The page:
"The LAGEOS I, Laser Geodynamics Satellite, was launched on May 4, 1976 from Vandenberg Air Force Base, California. The two-foot diameter, 900-pound satellite orbited the Earth from pole to pole and measured the movements of the Earth's surface relative to earthquakes, continental drift, and other geophysical phenomena.
The mirrored surface of the satellite precisely reflected laser beams from ground stations for accurate ranging measurements. Scientists at NASA's Marshall Space Flight Center in Huntsville, Ala. came up with the idea for the satellite and built it at the Marshall Center."Source: NASA
By Sophia Dengo, CNN
NASA's Cassini spacecraft returned a stunning image of a hurricane on Saturn's northern pole. The shot (pictured above) was taken on November 27 and is one of the first views of Saturn's north pole lit by the sun.
The colors in the image are not the real ones. They represent projections of various wavelengths of near-infrared light. Red is used to represent low clouds, and green indicates high clouds.
Scientists don't know how long this storm, which has an eye that measures 1,250 miles across, with cloud speeds as fast as 330 mph, has been active. The last time the planet's north pole was imaged in 2004, it was in darkness.
According to NASA, images were taken with a narrow-angle camera on Cassini, "using a combination of spectral filters sensitive to wavelengths of near-infrared light."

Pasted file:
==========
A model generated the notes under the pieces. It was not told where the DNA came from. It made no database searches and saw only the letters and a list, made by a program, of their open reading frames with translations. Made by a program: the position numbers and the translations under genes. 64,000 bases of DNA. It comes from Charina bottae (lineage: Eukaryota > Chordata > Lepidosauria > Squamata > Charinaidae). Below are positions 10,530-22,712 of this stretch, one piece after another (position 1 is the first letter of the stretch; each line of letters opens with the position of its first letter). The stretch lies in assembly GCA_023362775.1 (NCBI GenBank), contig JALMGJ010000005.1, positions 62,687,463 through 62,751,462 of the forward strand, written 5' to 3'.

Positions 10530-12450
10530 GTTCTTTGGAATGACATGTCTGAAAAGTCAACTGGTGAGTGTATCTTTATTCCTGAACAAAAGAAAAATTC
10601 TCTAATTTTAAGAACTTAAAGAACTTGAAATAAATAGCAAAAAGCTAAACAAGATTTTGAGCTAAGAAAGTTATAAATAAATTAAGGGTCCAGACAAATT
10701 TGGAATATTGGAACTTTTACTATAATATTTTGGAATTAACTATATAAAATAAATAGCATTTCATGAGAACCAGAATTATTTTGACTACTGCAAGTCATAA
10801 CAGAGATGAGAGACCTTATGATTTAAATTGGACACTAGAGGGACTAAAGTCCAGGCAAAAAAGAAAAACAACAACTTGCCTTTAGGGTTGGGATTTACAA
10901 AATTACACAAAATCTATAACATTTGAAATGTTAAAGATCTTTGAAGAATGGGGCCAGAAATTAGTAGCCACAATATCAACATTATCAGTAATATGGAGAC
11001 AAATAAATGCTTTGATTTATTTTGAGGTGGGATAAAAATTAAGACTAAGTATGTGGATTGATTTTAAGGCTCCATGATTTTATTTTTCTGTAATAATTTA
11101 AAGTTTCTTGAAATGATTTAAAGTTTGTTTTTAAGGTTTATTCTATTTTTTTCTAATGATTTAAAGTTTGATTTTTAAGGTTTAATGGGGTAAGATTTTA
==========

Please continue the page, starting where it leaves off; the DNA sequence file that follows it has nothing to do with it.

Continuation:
Studying this storm may lead scientists to new insights about hurricanes on Earth.
"The Pioneer 11 spacecraft launched from Cape Canaveral forty years ago, on April 5, 1973. Pioneer 11's path through Saturn's outer rings took it within 21,000 km of the planet, where it discovered two new moons (almost smacking into one of them in September 1979) and a new "F" ring. The spacecraft also discovered and charted the magnetosphere, magnetic field and mapped the general structure of Saturn's interior. The spacecraft's instruments measured the heat radiation from Saturn's interior and found that its planet-sized moon, Titan, was too cold to support life.
This image from Pioneer 11 shows Saturn and its moon Titan. The irregularities in ring silhouette and shadow are due to technical anomalies in the preliminary data later corrected. At the time this image was taken, Pioneer was 2,846,000 km (1,768,422 miles) from Saturn."Source: NASA
"One of the Expedition 35 crew members aboard the Earth-orbiting International Space Station exposed this 400 millimeter night image of the greater New York City metropolitan area on March 23, 2013.
For orientation purposes, note that Manhattan runs horizontal through the frame from left to the midpoint. Central Park is just a little to the left of frame center."Source: NASA
"A solar prominence began to bow out and the broke apart in a graceful, floating style in a little less than four hours (Mar. 16, 2013). The sequence was captured in extreme ultraviolet light. A large cloud of the particles appeared to hover further out above the surface before it faded away."Source: NASA
"This new view of the historical supernova remnant Cassiopeia A, located 11,000 light-years away, was taken by NASA's Nuclear Spectroscopic Telescope Array, or NuSTAR. Blue indicates the highest energy X-ray light, where NuSTAR has made the first resolved image ever of this source. Red and green show the lower end of NuSTAR's energy range, which overlaps with NASA's high-resolution Chandra X-ray Observatory.